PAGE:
The boy in the picture is handsome. Chiseled jaw and wavy hair kind of handsome. The kind of handsome that gets crowned prom king or maybe class president. Even though the smile on the boy’s face looks forced around the edges, it’s wide enough to bring out the dimple in his left cheek.

There are a thousand Riley Frasers in the world, and the boy in the poster is mine.

Riley Fraser has been missing for months. The two had been friends the summer they were twelve (five years ago, and the last time Cat had been to Montgomery Falls), but something happened between them (another mystery) and even though Cat knows “I don’t owe Riley Fraser anything – not after the last thing he said to me”, knowing that he has disappeared is deeply unsettling.

Cat has no intention of doing anything other keeping to herself while she’s in Montgomery Falls, but then she meets gorgeous Aidan Porter, one of Montgomery House’s boarders. He proves to be a welcome distraction as Cat tries to process not only what happened back home, but also her complicated feelings about Riley, their truncated friendship, and his disappearance.

Those feelings become even more complicated when she bumps into Riley’s older brother, Noah. At first, Noah seems disinterested in his brother’s whereabouts, but soon he and Cat team up to try to solve the mystery of what happened to Riley.

And there’s yet another mystery in You Were Never Here which has to do with Cat herself. She seems very reluctant to touch people. There’s an incident on the bus from NYC to New Brunswick, when Cat hesitates before letting a woman sit beside her.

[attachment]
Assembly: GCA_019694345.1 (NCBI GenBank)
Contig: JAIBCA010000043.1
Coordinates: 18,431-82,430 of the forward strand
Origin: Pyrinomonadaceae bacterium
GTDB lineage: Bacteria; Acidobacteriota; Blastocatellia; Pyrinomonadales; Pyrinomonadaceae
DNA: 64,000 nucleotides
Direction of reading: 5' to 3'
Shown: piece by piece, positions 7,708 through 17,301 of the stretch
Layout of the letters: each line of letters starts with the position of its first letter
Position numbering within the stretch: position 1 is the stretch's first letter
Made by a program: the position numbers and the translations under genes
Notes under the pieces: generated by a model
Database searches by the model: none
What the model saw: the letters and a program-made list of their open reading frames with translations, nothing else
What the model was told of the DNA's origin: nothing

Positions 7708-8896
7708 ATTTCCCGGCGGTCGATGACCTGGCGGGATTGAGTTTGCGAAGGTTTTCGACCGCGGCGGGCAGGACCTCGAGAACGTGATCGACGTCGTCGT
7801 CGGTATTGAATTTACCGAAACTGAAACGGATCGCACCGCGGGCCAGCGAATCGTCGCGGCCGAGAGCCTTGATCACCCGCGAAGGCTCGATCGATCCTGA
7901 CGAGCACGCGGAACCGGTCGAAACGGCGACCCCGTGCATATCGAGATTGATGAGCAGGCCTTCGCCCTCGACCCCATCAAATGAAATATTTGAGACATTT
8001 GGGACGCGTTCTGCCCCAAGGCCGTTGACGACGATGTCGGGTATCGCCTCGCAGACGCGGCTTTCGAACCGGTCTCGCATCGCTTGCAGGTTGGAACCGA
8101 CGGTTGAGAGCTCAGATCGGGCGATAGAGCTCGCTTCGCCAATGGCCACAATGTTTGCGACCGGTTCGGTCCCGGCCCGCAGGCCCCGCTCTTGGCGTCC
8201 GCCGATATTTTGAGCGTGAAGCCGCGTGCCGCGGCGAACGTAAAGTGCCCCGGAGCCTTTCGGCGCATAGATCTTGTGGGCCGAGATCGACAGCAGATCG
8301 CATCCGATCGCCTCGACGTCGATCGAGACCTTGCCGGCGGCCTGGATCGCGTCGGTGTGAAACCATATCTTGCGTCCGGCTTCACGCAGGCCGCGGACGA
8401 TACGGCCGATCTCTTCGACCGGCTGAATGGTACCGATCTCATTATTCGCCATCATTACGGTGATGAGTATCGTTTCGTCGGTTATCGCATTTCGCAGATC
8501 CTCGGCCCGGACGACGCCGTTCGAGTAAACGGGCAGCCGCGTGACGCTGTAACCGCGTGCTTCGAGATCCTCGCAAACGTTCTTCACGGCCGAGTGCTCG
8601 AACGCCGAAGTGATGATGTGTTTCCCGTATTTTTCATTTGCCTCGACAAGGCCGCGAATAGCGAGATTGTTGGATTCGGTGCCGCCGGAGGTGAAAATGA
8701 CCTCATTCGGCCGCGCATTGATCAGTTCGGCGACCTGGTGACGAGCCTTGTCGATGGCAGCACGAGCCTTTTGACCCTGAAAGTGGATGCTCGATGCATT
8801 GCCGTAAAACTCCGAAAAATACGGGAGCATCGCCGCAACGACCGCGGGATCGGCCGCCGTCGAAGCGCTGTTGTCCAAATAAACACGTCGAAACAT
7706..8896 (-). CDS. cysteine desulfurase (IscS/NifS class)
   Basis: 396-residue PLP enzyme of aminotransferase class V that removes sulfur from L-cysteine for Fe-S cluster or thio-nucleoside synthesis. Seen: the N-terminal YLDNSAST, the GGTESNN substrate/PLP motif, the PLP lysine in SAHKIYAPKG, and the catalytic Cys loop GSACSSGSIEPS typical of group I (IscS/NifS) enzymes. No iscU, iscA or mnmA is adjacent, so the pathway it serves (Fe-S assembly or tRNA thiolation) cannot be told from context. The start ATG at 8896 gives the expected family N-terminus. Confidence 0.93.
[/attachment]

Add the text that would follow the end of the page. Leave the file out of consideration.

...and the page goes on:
…there’s only so much you can do when you’re big. You can twist and contort all you want, but volume is volume, and with both of us “fat” – “overweight,” my dad always corrects, as if that somehow sounds better – a trickle of sweat forms where our hips press against each other.

Cat’s size is only part of the issue, though. (And how awesome to encounter a protagonist who is not a ‘perfect’ size zero; neither is her weight a punchline or flaw.) The other reason for Cat’s reluctance to touch people is germane to who Cat is, but I’ll let you discover that secret on your own.

I flew through You Were Never Here because it was all the things I love in YA: well-written, suspenseful, peopled with realistic characters, and loads of fun. The last third of the book was so tense, I couldn’t turn the pages fast enough. The fact that I was in a somewhat familiar setting was just the icing on the cake.

Highly recommended.

The Guest List – Lucy Foley

Lucy Foley’s thriller The Guest List is the perfect book to pick up if you’ve got a couple hours and you want to be distracted. Although I didn’t find the writing to be spectacular (do people not care about comma splices anymore?) and the twists weren’t necessarily twisty (once you see one, the house of cards starts to crumble), I still thoroughly enjoyed my time on Innis an Amplora or Cormorant Island.